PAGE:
In Uncategorized on 01/23/2014 at 20:42

See my blogpost “The Fix Isn’t In”, 3/11/13. One way to make alimony not to be includible gross income to the payee is to have the divorce decree or separation agreement fix (in terms of an amount of money or a part of the payment) as a sum which is payable for the support or children of the payor spouse. That’s straight out of Section 71(c)(1), and it’s what saved Brendon James DeLong in my blogpost abovecited.

And it torpedoes Wendy P. Trebat F.K.A. Wendy P. Pellegrini, in an off-the-bench opinion from Judge Kerrigan, Docket No. 28736-12S, filed 1/23/14.

Although this is a small-claimer and can’t be cited, the reasoning may be useful to the practitioner.

When Wendy cut the tie that bound her to Edward, the Marital Settlement provided Edward would pay Wendy “‘unallocated maintenance’ of $4,500 per month, which would be reduced to $2,250…, and would cease [on a date certain]…. These payments would cease upon the death or remarriage of petitioner or upon petitioner’s cohabitation with another person. The Marital Settlement Agreement further stated: ‘The sums paid by Edward to [petitioner] pursuant to this paragraph *** are acknowledged to be paid incident to Edward’s legal obligation to support Wendy. Said sums shall be includable in the gross income of Wendy and deductible from the gross income of Edward for the purpose of federal *** taxation within the meaning and intendment of Sections 71 and 215 of the 20 United States Internal Revenue Code’.” Order, at p. 5.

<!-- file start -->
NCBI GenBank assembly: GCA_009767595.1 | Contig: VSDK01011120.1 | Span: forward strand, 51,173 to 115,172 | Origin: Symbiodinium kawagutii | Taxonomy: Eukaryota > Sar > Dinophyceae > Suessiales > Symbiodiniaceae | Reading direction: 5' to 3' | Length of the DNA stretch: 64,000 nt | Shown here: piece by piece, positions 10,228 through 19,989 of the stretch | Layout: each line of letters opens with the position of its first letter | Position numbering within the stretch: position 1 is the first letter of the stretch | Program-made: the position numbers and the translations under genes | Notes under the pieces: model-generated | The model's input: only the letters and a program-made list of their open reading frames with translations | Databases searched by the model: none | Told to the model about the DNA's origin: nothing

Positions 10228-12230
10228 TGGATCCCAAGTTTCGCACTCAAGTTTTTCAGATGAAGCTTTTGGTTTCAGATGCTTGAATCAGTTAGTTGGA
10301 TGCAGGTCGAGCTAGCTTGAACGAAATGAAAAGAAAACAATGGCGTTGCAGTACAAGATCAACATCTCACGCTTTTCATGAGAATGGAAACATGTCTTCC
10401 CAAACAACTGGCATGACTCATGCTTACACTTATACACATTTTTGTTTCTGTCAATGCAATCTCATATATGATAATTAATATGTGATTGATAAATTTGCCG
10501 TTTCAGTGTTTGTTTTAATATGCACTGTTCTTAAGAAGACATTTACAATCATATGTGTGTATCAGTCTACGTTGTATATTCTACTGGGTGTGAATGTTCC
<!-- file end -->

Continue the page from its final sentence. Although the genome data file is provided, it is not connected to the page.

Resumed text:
Edward’s attorney was on the ball, but about a year later, the deal was modified. The original deal was “set aside and held for naught”. Order, at pp. 5-6. The new deal was a straight unallocated $4,500 per month for seven years, no phaseouts and no fixing, and no word about tax consequences or incidents.

Wendy went to a preparer recommended to her, who worked for “a national firm”, Order, at p. 6. No word about the preparer’s qualifications, whether Wendy told the preparer the whole story, and whether Wendy thought the whole thing was too good to be true. In any case, she reported none of the cash Edward gave her in either of the two years at issue.

IRS hits Wendy with a SNOD, claiming the 20% accuracy hit for both years, but concedes one of them.

Wendy claims it was all child support (she and Edward had two little Pellegrinis). But the cutoff of payments isn’t related to either child coming of age, leaving school or anything else. And the payments remained unallocated.

Judge Kerrigan slides over the termination-at-death provision of Section 71(a), but Edward’s deduction isn’t at issue. Whether or not Edward gets the deduction, it’s still gross income to Wendy.

No fix, no exclusion.

But Wendy’s paid preparer rescues her from the second of the 20% chops IRS wants to give her. “Petitioner contends that the payments were for support of her minor children. She did not believe the payments were alimony; and she believed that the payments were related to her children graduating from high school. Petitioner hired a tax preparer who had a good reputation in the community. Petitioner had reasonable cause and acted in good faith. We hold that petitioner is not liable for the accuracy-related penalty….” Order, at p. 11.

Compare and contrast Judge Kerrigan giving Wendy a bye with STJ Daniel A. (“Yuda”) Guy laying a blast on Mark Anthony Rael, who likewise used a preparer from a national firm, but got the chop. See my blogpost “It Depends”, 10/22/13.

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